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Police in southern Thailand, where Muslim separatists are staging an insurgency, say they have found and disarmed a small improvised explosive rocket similar to ones discovered for the first time last month

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HAT YAI, Thailand — Police in southern Thailand, where Muslim separatists are staging an insurgency, said they found and disarmed a small improvised explosive rocket on Friday similar to ones discovered for the first time last month.

Police Col. Patta Madawa said the device, which looks like a pipe bomb with fins, fell into the living room of a house in Narathiwat province and was defused by demolition experts. Police later found a launching device on a football field at a nearby Muslim school.

Last month, after several similar devices were found by authorities, the separatist Patani United Liberation Organization said it was targeting Thai army bases with rocket attacks, though it is unclear if any launches were carried out.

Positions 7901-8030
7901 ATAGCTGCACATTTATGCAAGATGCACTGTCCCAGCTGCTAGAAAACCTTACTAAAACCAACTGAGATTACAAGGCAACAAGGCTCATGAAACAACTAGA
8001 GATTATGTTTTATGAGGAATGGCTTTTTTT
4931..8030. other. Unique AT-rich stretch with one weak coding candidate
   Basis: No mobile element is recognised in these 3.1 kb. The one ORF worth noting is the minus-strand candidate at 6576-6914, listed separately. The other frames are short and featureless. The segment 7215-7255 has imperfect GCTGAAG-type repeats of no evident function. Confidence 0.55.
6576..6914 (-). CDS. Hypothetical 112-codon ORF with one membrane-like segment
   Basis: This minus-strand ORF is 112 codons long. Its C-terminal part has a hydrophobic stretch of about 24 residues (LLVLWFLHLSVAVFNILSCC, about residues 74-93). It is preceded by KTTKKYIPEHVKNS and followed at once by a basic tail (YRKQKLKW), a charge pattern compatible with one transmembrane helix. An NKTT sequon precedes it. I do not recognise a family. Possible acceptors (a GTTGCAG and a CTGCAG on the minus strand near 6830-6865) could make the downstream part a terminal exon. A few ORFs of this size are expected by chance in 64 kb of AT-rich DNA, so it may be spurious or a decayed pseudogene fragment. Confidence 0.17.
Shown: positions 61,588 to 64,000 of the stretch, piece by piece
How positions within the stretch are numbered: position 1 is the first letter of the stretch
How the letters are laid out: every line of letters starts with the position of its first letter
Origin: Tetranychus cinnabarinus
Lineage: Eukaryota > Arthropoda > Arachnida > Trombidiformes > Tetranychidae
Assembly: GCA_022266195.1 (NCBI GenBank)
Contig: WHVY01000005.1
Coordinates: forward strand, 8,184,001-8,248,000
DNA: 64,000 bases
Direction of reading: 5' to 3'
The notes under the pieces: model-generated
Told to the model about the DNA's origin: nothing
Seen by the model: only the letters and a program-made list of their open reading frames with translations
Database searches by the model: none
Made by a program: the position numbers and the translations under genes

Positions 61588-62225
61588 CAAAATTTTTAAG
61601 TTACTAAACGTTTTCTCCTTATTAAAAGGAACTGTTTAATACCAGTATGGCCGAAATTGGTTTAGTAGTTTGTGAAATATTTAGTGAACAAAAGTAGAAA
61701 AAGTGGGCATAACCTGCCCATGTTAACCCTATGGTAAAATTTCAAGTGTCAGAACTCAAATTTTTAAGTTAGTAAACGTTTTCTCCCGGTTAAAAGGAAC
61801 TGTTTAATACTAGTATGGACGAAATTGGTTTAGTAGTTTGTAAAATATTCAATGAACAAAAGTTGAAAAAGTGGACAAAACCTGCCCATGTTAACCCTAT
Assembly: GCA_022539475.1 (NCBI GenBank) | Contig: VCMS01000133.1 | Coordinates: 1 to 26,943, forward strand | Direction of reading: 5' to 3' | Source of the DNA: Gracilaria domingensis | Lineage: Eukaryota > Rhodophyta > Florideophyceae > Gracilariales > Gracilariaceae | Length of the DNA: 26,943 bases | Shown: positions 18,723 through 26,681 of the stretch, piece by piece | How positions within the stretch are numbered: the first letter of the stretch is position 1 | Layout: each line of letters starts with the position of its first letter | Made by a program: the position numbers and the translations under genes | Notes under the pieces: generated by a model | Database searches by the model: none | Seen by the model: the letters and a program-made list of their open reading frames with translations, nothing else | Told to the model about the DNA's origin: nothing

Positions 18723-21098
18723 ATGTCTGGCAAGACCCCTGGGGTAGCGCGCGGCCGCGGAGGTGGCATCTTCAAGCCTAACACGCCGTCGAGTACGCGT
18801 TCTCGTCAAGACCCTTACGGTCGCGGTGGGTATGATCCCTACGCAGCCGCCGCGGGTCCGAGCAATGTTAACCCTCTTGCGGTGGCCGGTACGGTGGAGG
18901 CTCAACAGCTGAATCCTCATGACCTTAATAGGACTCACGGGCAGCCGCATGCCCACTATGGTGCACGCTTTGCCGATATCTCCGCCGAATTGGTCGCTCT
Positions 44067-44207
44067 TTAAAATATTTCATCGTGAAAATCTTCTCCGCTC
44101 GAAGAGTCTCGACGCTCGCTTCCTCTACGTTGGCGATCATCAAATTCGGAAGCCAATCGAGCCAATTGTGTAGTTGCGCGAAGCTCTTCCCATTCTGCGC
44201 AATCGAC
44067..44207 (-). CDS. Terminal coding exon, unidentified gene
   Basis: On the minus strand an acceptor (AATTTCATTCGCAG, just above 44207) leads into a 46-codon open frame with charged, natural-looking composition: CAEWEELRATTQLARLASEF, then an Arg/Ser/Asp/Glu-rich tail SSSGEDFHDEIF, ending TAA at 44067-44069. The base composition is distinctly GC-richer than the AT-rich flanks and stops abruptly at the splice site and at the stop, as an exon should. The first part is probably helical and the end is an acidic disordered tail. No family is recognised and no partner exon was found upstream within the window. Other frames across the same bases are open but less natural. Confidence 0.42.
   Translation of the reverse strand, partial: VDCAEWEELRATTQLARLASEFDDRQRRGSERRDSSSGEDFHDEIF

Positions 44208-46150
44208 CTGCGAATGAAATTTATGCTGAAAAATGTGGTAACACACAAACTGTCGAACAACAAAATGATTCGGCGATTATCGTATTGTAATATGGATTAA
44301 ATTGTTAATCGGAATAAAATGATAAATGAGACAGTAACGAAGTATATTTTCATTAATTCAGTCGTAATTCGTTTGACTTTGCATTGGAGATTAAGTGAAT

More than 5,000 people have been killed since an insurgency erupted in 2004 in Thailand's three southernmost provinces, the only ones with Muslim majorities in the Buddhist-dominated country. Last year the level of violence dropped, according to official figures, but peace talks have made little apparent progress.

A police explosives expert who asked not to be identified because he was not authorized to speak to the media said the device found Friday did not appear to have been aimed at a target, and was probably just a test. The rocket, made of 4-inch (10-centimeter) diameter pipe, was similar to a pipe bomb and contained ball bearings to serve as shrapnel. He said it had elements similar to rockets found in Pattani province in January and it was likely they were produced at the same place.

The insurgents are known for drive-by shootings and bombs placed on parked motorcycle and cars. They are not known to have used homemade rockets before, and those discovered in January apparently were not actually fired.

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